Once a creature has been successfully declared as an attacker, it is an "attacking creature" until it's removed from combat, an effect says otherwise, or the combat phase ends. If no attackers are declared and nothing is put onto the battlefield attacking, the game skips the declare blockers and combat damage steps.

Go For the Goad

Goad creates two requirements, which can trip people up. Goad makes the creature attack if able and attack someone other than the person that goaded it if able. This can lead to some not-great situations for the goading player, usually because of something like Ghostly Prison.

It's Combat. What Could It Cost? Ten Dollars?

Effects like Ghostly Prison's that impose a cost to attack a player work opposite any requirements. The attacking player is never forced to pay the mana, even if doing so would increase the number of requirements met. For instance, if I control Ruhan of the Fomori and randomly choose an opponent who controls Ghostly Prison, I'm not forced to pay {2} to attack them. I can pay it if I want to, but I can also attack another player or planeswalker. I can even not attack at all (but if I'm playing Ruhan, what kind of choice is that?).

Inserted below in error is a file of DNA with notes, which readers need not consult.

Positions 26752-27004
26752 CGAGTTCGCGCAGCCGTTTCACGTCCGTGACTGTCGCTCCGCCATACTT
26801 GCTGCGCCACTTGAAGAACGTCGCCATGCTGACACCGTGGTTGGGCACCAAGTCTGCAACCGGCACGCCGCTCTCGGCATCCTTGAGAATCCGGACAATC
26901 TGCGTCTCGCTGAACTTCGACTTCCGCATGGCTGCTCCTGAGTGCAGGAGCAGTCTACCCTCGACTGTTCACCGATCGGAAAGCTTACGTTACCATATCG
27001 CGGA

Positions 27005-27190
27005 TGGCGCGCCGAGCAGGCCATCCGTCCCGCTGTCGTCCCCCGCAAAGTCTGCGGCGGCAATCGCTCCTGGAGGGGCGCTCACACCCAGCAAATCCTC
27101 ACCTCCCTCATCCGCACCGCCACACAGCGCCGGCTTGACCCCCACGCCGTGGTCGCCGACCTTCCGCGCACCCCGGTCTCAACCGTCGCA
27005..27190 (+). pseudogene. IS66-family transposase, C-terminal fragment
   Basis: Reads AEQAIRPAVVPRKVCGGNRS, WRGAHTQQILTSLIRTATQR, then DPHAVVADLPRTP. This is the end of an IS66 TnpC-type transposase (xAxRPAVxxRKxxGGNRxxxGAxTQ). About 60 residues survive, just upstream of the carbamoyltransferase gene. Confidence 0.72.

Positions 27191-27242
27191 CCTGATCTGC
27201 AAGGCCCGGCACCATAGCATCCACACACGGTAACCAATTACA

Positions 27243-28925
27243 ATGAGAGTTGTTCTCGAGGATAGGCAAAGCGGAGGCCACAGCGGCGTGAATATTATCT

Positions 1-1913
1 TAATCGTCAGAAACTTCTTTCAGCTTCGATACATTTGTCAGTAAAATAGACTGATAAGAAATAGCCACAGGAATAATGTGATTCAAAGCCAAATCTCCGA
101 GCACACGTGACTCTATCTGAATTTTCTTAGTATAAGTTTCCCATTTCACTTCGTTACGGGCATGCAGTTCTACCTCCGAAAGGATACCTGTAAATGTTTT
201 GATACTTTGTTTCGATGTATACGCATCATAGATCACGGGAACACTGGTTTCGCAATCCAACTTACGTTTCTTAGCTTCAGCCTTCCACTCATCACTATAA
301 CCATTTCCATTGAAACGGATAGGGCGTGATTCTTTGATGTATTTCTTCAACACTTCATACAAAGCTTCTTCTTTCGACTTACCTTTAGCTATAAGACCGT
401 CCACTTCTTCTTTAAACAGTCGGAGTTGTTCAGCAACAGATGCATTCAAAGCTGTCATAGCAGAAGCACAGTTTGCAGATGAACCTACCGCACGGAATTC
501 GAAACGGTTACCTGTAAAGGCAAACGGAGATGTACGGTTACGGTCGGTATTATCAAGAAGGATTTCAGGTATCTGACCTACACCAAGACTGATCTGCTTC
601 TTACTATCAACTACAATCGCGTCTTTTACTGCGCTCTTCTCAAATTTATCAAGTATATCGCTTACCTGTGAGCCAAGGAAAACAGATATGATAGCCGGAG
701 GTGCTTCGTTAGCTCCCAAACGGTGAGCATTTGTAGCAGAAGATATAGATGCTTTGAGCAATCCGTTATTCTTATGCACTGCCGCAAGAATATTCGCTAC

So what does that mean for a goaded creature? Let's say I goad Billy's creature, but Chris and Danielle each control a Ghostly Prison. Well, the goaded creature still has to attack if able! If Billy doesn't want to pay the {2} to attack either of them, then attacking me with the goaded creature meets the most requirements.

Declare Blockers Step

This step works almost the same as declaring attackers. The defending player(s) choose which creatures block and how. They again have to meet as many requirements as possible without violating any restrictions. Once blockers have been declared, a creature either becomes "blocked" if something is assigned to block it or "unblocked" if not. This is especially relevant for ninjutsu. I can't ninjutsu in my Yuriko, the Tiger's Shadow before this step. A creature remains "blocked" or "unblocked" until it's removed from combat, an effect says otherwise, or the combat phase ends.

Immediately after blockers are assigned, the active player decides the damage assignment order for each of their blocked attacking creatures. Then the defending player does the same for their blocking creatures. It's hugely important to note that damage does not happen yet. So why does damage assignment order matter?

Let's say I attack my opponent with a 3/3 and they block it with Grizzly Bears and Willow Elf. I declare my damage assignment order as Grizzly Bears first, then Willow Elf. Once my opponent gets priority in this step, they can cast Giant Growth on their Grizzly Bears and save both of their creatures from death.

Combat Damage Step